lem, took au­di­ence in­side the Or­tho­dox Jewish com­mu­nity of Parisian sub-urb of Sar­celles.

“ Wed­ding Song is a won­der­ful film made with sen­si­tiv­ity and enor­mous artistry,” says Iron­side. “It is a unique story about two young women — one Mus­lim and one Jewish — who share a strong friend­ship that is threat­ened by prej­u­dice and the cir­cum­stances of their lives.” Also ex­cel­lent are An­dré Téch­iné’s The Girl on The

Train (which fea­tures yet an­other turn from Ronit Elk­a­betz); Gra­ham Guit’s drama-com­edy Hello Good

bye about a well to do Parisian cou­ple (Gérard Depar­dieu, Fanny Ar­dant) who move to Is­rael in the throes of a mid-life cri­sis; and Marco Carmel’s Fa­ther’s Foot

steps, a lovely film de­pict­ing Jewish North African im­mi­grant life in France, through the eyes of a fam­ily try­ing to set up home in Paris’s Belleville neigh­bour­hood, in 1968. And in the doc­u­men­tary genre, the must-see is Yves Jeu­land’s 185-minute long Be­ing Jewish In France, a his­tor­i­cal por­trait of the coun­try’s com­mu­nity.

“It ap­pears that there is a ris­ing in­ter­est in Jewish life, his­tory and her­itage in the French film in­dus­try,” says Iron­side. “It’s very wel­come — the films should be very ap­peal­ing to UK audiences.”

As ever, the Bri­tish con­tri­bu­tion is small, with only four films in the pro­gramme: Minkie Spiro’s bat­mitz­vah-themed short film, I Am Ruthie Se­gal, Hear Me Roar; Christo­pher Thomas Allen’s doc­u­men­tary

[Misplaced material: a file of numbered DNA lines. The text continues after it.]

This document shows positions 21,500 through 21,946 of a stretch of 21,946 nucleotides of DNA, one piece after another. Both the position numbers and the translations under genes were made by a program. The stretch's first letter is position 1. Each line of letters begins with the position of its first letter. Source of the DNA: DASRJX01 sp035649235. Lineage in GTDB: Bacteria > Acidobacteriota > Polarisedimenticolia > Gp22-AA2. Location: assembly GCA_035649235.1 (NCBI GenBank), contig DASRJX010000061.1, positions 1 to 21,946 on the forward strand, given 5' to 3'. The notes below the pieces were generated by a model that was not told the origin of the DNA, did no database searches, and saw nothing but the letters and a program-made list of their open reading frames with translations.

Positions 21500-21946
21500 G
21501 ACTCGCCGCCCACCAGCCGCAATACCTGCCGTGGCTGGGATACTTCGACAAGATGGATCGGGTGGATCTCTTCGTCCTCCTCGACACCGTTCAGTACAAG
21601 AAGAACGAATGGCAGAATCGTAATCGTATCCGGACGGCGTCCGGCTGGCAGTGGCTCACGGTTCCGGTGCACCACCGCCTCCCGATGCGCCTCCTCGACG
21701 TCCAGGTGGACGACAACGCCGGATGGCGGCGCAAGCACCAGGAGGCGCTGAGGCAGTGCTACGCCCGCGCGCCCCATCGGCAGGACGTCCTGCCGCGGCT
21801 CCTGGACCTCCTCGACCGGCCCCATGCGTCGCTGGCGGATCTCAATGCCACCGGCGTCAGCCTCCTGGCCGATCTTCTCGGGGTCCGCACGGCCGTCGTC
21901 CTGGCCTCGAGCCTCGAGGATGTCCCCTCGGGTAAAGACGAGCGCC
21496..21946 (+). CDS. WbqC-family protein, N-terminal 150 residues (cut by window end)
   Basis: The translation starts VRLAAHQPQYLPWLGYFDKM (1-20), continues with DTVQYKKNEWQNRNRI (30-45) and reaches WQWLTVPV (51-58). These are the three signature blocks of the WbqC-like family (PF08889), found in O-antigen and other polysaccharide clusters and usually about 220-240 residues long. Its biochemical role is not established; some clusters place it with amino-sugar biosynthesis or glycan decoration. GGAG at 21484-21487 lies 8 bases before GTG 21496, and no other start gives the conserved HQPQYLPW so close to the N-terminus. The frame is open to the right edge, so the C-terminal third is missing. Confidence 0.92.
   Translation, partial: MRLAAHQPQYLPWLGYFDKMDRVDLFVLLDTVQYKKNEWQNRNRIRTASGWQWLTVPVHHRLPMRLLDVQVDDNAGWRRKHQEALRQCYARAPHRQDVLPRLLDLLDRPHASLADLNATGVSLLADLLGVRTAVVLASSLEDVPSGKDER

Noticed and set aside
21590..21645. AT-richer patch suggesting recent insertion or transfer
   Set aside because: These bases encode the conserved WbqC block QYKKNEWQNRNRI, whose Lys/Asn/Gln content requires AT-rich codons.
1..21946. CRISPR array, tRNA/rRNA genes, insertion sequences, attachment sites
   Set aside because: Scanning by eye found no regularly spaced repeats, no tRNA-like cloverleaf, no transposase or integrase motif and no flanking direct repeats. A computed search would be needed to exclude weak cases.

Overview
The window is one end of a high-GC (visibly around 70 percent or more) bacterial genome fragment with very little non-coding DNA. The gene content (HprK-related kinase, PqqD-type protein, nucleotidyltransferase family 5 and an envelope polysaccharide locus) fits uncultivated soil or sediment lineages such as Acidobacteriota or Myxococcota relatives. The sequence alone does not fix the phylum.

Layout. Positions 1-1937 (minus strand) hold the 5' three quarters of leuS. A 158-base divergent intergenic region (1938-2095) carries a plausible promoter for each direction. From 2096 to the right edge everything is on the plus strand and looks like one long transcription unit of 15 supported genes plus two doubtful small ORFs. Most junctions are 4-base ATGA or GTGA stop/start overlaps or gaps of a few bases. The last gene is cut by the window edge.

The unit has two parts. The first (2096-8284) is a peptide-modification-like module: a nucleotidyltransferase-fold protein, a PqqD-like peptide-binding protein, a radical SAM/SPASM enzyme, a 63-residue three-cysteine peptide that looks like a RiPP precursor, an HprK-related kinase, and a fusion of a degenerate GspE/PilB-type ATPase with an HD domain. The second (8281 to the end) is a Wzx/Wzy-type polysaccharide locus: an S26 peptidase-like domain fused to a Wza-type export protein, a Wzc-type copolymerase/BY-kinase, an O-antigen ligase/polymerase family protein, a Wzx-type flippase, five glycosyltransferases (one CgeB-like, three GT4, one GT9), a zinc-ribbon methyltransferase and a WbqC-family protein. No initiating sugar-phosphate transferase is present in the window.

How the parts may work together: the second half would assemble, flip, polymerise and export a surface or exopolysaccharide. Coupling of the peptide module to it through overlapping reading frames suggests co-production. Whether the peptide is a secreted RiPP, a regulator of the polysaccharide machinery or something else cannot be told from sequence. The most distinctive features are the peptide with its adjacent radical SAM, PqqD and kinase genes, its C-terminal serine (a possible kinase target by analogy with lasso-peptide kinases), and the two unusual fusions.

Sch­li­mazel­tov!, which ex­plores the theme of mazel or “luck” among Jewish Lon­don­ers; Lucy Kaye’s To­gether

Alone, a doc­u­men­tary about the last, now very el­derly, Jewish res­i­dents of Lon­don’s East End; and Clau­dia Solti’s That’s For Me, a fea­ture-length mock­u­men­tary, trac­ing the as­pi­ra­tions of a fic­tional north Lon­don wannabe celebrity.

“We al­ways search for UK films but as our au­di­ence must re­alise there are of­ten very few films with Jewish themes avail­able to the fes­ti­val, sadly,” says Iron­side. “This year we are pre­mier­ing That’s for Me and

To­gether Alone and high­light­ing the launch of ‘Oy Bri­tan­nia’ at the BFI where we will screen two old films — Loy­al­ties and Ci­ti­zen 63.

“Since it is our barmitzvah year, we are also show­cas­ing the most fa­mous ever Bri­tish-Jewish film, The

Barmitzvah Boy, writ­ten by the late Jack Rosen­thal, and this will be in­tro­duced by [his widow] Mau­reen Lip­man — of course. Who else?”

In­evitably, though, most at­ten­tion will be di­rected to­ward the two big hit­ters from the US — the Coen Broth­ers’ darkly funny, and very Jewish, A Se­ri­ous Man, and Paul Schrader’s Holo­caust sur­vival drama Adam

Res­ur­rected, star­ring Jeff Gold­blum. Both are guar­an­teed to sell out fast.

Dana Ivgy and Moni Moshonov in the gritty Jaffa. Left: The com­edy A Mat­ter of Size, about four portly Is­raelis who take up sumo wrestling


Newspapers in English

Newspapers from UK

© PressReader. All rights reserved.